In addition, the Data Act reviews certain aspects of the Database Directive. Notably, it clarifies the role of the sui generis database right (i.e. the right to protect the content of certain databases) and its application to databases resulting from data generated or obtained by IoT devices. This will ensure that the balance between the interests of data holders and users is in line with the broader objectives of the EU data policy.
Impact across the EU
The Data Act will be a powerful engine for innovation and new jobs. It will allow the EU to ensure that it is at the forefront of the second wave of innovation based on data.
- When you buy a ‘traditional’ product, you acquire all parts and accessories of that product. However, when you buy a connected product that generates data, it is often not clear who can do what with the data. By empowering users to transfer (‘port’) their data more easily, the Data Act will give both individuals and businesses more control over the data they generate through their use of smart objects, machines and devices, thereby allowing them to enjoy the advantages of the digitisation of products.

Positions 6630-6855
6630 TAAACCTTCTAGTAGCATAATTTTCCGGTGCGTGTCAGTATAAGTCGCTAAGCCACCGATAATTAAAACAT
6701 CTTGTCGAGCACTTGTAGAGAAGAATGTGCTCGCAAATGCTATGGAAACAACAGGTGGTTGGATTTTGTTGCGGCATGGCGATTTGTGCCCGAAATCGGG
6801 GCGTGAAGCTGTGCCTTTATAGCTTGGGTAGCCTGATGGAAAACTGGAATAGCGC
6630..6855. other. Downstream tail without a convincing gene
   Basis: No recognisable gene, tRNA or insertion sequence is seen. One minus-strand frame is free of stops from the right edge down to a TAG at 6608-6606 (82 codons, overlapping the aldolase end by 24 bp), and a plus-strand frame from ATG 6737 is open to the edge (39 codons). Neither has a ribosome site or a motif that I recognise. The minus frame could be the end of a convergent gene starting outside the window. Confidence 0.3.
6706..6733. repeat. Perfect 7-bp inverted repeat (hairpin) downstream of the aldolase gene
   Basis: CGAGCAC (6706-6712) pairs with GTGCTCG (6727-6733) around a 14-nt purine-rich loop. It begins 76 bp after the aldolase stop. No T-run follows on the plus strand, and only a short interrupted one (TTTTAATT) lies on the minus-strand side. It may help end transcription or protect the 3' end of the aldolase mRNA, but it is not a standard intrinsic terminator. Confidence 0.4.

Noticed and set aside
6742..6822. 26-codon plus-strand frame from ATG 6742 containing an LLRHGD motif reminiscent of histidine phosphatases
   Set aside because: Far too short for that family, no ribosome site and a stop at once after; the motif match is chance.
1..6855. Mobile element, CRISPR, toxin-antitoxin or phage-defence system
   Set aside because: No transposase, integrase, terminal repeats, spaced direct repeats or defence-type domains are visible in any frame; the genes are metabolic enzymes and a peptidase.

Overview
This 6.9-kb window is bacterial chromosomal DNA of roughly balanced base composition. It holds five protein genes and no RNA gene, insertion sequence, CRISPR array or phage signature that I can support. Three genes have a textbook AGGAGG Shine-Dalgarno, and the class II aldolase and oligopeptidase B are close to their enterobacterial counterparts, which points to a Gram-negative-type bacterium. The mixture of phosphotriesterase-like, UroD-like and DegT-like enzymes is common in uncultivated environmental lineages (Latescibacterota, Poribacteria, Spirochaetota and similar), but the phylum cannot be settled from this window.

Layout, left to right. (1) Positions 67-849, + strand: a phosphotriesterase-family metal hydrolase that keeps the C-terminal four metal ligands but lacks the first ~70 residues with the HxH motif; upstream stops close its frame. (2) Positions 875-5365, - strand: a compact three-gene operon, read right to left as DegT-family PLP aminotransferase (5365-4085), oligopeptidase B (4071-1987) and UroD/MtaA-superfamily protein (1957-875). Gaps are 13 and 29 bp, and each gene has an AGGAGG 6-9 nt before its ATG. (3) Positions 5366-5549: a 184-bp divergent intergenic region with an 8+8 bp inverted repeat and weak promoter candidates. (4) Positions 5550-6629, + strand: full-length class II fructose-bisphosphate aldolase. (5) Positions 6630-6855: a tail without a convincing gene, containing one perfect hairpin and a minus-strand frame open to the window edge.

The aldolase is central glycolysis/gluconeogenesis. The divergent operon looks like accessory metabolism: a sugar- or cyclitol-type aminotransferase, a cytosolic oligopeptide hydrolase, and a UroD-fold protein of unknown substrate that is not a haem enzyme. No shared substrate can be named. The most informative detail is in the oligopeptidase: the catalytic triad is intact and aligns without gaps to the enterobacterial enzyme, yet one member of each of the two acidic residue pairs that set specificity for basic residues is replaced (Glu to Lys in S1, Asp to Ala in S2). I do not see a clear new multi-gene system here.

- By having access to the relevant data, aftermarket services providers will be able to improve and innovate their services and compete on an equal footing with comparable services offered by manufacturers. Therefore, users of connected products could opt for a cheaper repair and maintenance provider – or maintain and repair it themselves. This way, they would benefit from lower prices on that market. This could extend the lifespan of connected products, thus contributing to the Green Deal objectives.
- Availability of data about the functioning of industrial equipment will allow for factory shop-floor optimisation: factories, farms and construction companies will be able to optimise operational cycles, production lines and supply chain management, including based on machine learning.
- In precision agriculture, IoT analytics of data from connected equipment can help farmers analyse real-time data like weather, temperature, moisture, prices or GPS signals and provide insights on how to optimise and increase yield. This will improve farm planning and help farmers make decisions about the level of resources needed.
- EU businesses, especially SMEs, will have more possibilities to compete and innovate on the basis of data they generate thanks to data access and portability rights. It will be easier to transfer data to and between service providers and this will encourage more actors, regardless of their size, to participate in the data economy.
The open public consultation on the Data Act ran from 3 June to 3 September 2021. The summary report takes stock of the contributions and presents stakeholder views that helped shape the proposal, focusing on quantitative aspects.
The proposal for a Data Act was open for feedback from stakeholders from 14 March to 11 May 2022. This feedback will be presented to the European Parliament and Council with the aim of feeding into the legislative debate.